The final lab assignment for the class is to undertake a mini research
project of your choice in a group of 1-3 people.
Your project should be guided by the following deadlines:
- By Friday, February 17 you should form a
project team of 1-3 people (preferably 2) and email the course
instructor to let me know with whom you will be working.
- Before Wednesday, February 22 you should
schedule a meeting of your team with me (David Mazières) to
discuss your proposed project. Once I have approved your proposal,
send me a short (1 paragraph) description of what you want to do,
which I might post on the web site so everybody knows what the
different projects are.
Please schedule your meeting sooner rather than later, in case your
team needs to iterate on the proposal. Note, in particular, that it's
fine to meet with me if you don't have a concrete plan yet, as I can
suggest some things for you to look into.
Note: If you want to combine your project with your research or with
work for another class, this is in general fine, but please let me
know at the time of the proposal.
- By March 22 you must email me a paper
describing and evaluating your project. The paper should be no more
than 10 pages in at least 11-point font. I may post the papers on the
class web site.
- At 12:15pm Thursday, March 23, you will
present your project to the class and demo what you have done. Your
combined talk and demo should take no more than 20 minutes. You must
also submit the source code to your project at this time. Note that
this is a hard deadline, since I have to reserve a room for the
presentations and submit grades for people.
Here are some ideas you might be interested in for projects. This
list is by no means exhaustive.
Note, that if you want to do kernel-level work, (for instance for a
performance evaluation), we have a limited amount of lab space and
equipment you can use.
Implement a distributed file system in which the server supports
volume migration with copy-on-write snapshots, like AFS.
Build a replicated storage server.
Make some modifications to the NFS3 protocol to support better
performance over high-latency, wider area networks and scalability to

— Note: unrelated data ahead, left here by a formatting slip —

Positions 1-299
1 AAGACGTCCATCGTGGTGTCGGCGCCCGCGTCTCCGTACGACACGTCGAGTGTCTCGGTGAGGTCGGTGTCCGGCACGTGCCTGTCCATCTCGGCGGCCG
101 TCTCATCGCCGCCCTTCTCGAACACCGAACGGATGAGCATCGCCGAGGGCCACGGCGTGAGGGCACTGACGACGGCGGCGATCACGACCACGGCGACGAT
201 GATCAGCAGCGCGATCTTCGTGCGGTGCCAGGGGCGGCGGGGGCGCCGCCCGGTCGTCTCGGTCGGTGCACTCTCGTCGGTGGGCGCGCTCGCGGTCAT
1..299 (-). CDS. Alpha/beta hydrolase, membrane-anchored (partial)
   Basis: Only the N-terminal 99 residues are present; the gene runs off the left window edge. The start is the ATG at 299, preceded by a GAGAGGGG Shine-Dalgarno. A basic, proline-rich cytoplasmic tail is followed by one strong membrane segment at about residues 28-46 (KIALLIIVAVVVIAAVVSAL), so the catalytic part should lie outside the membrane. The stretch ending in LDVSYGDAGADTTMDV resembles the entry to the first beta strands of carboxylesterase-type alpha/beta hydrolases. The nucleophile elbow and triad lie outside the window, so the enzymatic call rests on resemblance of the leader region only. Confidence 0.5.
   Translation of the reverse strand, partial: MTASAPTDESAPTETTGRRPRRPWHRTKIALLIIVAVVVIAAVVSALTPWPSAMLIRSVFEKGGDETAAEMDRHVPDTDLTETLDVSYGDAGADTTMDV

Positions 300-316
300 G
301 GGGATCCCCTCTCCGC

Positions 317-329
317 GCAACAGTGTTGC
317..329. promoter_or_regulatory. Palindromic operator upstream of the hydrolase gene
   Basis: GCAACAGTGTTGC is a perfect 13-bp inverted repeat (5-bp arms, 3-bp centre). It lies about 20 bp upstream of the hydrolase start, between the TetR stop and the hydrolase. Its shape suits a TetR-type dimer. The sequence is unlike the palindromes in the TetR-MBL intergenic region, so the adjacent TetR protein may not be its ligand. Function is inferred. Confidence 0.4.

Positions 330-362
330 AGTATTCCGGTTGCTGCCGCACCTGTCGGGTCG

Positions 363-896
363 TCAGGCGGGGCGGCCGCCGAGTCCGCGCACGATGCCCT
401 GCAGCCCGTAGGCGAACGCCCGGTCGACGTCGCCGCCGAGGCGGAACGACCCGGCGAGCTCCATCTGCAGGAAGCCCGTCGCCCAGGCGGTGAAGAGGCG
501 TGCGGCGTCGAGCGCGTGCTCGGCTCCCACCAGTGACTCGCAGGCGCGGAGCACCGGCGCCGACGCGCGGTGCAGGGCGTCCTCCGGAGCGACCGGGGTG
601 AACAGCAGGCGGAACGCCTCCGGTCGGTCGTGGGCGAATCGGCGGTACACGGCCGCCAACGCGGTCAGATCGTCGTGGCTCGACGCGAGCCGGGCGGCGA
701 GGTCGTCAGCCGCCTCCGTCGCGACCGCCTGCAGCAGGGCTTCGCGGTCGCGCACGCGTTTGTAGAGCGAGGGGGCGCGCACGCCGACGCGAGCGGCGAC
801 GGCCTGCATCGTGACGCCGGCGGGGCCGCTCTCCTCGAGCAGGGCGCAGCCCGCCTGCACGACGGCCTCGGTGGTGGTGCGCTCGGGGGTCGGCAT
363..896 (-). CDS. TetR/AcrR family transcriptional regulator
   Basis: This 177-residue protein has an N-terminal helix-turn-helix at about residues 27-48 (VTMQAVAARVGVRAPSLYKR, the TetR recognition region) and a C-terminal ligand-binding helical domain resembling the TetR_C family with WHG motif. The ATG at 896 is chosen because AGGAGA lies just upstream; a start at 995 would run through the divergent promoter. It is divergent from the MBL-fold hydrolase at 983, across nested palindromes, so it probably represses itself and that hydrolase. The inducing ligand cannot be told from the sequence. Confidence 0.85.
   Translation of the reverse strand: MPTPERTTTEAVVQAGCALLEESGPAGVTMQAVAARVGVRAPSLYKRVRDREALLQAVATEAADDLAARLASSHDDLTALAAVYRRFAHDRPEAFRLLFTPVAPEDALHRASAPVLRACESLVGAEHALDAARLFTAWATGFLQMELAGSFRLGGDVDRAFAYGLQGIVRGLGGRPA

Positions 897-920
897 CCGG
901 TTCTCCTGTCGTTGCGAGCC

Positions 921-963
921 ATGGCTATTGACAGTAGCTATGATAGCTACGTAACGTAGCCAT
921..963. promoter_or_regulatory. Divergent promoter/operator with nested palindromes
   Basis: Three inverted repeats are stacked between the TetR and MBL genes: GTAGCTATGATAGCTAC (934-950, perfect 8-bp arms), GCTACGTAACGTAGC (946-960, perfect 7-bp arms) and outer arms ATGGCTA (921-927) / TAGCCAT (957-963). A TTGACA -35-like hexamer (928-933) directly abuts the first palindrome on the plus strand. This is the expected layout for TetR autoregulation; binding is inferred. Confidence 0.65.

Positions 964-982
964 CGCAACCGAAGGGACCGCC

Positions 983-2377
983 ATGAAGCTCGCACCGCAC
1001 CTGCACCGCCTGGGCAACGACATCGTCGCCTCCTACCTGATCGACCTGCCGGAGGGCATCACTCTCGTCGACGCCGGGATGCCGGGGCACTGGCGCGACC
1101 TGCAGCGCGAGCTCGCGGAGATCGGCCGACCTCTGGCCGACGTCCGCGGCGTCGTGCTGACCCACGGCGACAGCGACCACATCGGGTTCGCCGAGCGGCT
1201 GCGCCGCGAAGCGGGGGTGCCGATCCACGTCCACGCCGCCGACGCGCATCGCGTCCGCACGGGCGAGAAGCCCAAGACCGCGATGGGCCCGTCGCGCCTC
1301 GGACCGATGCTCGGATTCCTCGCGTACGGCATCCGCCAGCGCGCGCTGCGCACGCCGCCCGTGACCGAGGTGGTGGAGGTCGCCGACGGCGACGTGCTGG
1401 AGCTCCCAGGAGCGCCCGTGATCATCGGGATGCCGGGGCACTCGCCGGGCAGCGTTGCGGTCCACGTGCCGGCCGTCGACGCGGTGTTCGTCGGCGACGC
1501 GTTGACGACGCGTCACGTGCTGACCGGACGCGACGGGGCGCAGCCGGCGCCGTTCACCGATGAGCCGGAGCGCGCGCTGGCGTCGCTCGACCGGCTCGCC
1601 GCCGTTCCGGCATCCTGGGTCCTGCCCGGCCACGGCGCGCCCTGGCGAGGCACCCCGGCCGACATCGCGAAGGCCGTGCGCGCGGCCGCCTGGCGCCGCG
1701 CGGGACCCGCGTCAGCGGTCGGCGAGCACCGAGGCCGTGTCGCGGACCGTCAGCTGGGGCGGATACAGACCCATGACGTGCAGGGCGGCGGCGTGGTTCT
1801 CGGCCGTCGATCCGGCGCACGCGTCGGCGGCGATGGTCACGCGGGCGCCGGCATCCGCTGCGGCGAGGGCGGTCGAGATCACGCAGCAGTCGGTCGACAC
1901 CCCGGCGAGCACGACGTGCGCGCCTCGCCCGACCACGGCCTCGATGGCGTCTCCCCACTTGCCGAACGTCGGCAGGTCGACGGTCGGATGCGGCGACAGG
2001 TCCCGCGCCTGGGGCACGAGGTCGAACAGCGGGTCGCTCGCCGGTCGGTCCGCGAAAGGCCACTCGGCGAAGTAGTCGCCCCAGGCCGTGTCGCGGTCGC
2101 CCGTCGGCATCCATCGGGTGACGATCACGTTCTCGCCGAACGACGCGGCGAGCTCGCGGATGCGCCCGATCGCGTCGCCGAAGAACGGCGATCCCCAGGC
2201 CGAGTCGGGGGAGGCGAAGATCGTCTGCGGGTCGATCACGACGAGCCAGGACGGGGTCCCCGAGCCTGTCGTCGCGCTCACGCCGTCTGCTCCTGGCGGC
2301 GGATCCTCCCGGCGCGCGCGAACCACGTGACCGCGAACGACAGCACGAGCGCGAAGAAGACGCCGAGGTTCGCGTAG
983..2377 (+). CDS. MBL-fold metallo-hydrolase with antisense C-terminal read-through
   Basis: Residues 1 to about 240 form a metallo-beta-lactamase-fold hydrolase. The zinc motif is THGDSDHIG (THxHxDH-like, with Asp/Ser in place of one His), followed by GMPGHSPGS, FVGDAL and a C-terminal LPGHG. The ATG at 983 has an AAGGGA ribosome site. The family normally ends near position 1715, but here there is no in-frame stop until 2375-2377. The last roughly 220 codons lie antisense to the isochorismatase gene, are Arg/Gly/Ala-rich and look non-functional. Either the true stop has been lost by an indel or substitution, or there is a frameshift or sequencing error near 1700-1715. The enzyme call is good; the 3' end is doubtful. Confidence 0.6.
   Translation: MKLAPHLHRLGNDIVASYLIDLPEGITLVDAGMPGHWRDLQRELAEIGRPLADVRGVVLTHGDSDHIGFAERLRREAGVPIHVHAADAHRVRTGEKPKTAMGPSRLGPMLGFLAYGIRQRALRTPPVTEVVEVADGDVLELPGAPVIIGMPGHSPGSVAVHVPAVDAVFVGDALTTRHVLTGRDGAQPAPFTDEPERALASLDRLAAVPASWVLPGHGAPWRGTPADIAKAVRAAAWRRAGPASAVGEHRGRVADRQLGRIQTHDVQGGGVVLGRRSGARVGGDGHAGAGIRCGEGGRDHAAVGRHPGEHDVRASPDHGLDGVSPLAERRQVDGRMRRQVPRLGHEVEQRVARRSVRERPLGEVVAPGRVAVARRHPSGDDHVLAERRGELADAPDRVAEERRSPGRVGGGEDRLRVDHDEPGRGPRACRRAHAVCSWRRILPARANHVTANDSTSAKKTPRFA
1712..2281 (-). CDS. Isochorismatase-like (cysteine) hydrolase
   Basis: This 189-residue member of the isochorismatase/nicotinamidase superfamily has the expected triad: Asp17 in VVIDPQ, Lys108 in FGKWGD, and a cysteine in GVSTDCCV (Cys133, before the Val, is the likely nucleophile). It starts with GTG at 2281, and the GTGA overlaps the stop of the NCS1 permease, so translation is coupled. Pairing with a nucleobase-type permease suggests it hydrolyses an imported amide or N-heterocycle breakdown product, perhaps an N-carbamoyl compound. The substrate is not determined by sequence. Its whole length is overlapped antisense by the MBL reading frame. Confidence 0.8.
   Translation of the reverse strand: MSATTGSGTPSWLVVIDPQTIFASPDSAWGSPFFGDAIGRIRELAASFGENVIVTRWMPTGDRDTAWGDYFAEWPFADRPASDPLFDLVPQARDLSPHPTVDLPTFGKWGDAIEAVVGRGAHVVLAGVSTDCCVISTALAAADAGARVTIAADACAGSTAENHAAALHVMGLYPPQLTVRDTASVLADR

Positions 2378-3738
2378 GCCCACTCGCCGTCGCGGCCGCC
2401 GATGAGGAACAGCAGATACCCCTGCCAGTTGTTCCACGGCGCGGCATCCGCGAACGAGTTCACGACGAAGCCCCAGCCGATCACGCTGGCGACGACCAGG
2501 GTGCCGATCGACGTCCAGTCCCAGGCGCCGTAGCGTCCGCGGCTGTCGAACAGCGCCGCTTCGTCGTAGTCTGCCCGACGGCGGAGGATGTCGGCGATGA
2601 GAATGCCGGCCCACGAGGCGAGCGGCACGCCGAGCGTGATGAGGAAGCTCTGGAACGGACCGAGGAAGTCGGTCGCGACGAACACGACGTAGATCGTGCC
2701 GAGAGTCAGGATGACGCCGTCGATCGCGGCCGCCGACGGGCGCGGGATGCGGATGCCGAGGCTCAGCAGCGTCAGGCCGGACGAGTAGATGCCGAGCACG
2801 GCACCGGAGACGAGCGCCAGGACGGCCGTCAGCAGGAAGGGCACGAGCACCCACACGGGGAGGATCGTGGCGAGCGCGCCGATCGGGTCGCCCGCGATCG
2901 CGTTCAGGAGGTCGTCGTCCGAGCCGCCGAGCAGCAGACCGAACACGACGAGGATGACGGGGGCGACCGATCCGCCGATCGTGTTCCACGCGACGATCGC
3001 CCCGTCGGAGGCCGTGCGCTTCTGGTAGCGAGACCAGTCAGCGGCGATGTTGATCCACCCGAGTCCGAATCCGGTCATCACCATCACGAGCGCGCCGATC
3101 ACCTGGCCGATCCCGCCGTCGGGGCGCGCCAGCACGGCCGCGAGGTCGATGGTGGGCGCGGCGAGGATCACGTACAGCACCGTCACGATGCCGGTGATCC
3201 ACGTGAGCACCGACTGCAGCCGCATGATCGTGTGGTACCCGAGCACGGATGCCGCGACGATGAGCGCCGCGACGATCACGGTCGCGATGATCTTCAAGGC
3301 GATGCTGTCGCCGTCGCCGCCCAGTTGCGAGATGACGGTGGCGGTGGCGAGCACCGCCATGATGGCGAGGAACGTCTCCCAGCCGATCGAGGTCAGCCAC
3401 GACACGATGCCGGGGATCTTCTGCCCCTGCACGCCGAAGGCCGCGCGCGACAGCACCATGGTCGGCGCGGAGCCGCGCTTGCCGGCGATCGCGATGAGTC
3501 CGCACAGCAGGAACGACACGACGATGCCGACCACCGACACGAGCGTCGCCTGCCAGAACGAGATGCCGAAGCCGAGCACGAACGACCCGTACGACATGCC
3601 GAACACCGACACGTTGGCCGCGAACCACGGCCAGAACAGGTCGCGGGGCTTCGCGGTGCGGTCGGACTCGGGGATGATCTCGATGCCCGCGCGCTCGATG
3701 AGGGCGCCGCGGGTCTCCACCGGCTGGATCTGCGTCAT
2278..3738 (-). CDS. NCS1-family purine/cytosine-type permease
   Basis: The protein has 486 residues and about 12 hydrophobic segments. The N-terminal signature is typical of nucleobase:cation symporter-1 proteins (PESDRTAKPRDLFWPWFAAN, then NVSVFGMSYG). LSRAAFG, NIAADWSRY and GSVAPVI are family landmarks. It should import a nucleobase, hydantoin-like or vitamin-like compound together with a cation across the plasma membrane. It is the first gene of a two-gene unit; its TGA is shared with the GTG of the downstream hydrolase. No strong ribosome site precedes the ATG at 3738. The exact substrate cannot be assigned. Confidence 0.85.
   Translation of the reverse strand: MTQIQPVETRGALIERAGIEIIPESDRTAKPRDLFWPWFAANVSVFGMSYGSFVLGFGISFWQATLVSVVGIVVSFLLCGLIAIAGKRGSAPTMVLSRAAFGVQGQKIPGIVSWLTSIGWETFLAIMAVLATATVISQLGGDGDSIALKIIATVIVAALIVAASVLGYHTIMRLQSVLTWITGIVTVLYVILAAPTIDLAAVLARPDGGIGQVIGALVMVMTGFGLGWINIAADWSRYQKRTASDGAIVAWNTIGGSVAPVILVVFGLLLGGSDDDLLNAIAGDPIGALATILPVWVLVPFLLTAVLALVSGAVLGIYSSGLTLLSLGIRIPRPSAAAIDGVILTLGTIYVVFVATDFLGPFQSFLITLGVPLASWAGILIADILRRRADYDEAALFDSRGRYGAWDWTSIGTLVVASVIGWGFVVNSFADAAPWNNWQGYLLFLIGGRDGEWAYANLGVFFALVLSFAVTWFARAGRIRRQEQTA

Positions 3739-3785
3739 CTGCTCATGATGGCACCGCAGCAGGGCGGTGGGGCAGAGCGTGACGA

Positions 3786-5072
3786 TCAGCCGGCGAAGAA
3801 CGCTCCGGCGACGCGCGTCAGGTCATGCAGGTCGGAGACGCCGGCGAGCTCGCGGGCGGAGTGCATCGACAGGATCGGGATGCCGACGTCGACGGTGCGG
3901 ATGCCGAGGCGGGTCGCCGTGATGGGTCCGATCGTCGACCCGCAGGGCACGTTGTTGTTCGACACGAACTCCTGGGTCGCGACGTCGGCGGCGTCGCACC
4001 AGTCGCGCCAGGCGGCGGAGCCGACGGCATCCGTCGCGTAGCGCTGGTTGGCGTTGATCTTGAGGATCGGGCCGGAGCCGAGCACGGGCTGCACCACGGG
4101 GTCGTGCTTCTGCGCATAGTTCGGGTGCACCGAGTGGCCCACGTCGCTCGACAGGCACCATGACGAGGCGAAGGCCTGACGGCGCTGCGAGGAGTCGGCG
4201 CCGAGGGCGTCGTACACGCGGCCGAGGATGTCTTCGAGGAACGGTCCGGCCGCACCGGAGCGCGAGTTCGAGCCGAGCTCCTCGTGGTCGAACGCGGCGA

many clients. Implement the modified protocol in an open-source
operating system kernel, or at user-level using the xfs device driver
from the ARLA
Build a distributed file system layered on top of a simple block store
abstraction (like Frangipani on Petal). Feel free to look at other
classes' labs for some ideas on how to do this.
Modify OpenAFS to add features
like security and maybe automounting self-certifying pathnames.
Build a distributed file system in which clients on a LAN cooperate to
share their buffer caches, since network accesses are much faster than
Add support for integrity checking or group-readable files to CCFS.
Add support for compressing plaintext files before encrypting them in
Design and implement a new buffer cache management scheme. Evaluate
it's performance on various workloads (e.g., large databases),
compared to regular Linux or BSD.
Implement a file system that periodically (or consistently) snapshots
users' files, so they can recover from accidental deletion.
Design and implement a kernel-level file system that takes advantage
of rarely used hardware functionality (maybe the ability to have
non-standard sector sizes).
Build a file-system front-end to another data access system, like the
web, or a version control system.
Build a cooperative backup system (see, for instance,
Build an append-only (or append-mostly) file system that elides
redundant data to make it reasonable to dump backups on to optical
medial like DVD+R on a daily basis. See
and Fossil for some ideas on this.
Build or modify an existing file system to make it re-organize data
placement to optimize performance. For instance, if a particular HTML
file is always accessed in conjunction with several image files, they
might be located near each other to reduce latency. Data that often
causes buffer cache misses might even be replicated on several parts
of the disk.
Build a storage infrastructure for accessing massive data sets in
distributed computations over the wide area network.
Extend an existing file system to make NFS service faster through a
small amount of non-volatile RAM.
Design and implement a convincing file system benchmark.
Design and implement a user-level file reconciliation protocol that
merges changes to distributed copies of a directory tree.
Build a facility for persistent objects in C, C++ or some other
high-level language. Use write-ahead logging to survive crashes.
Optionally, you might extend the system to work across the network
(perhaps using NFS combined with some user-level locking protocol).
Build a storage system that scales to many readers. For example, you
might want to have clients upload data to each other, as in BitTorrent. Or you might target
media files, like radio or TV shows, in which case users will want to
play the file while downloading, and BitTorrent's random download
order will not work.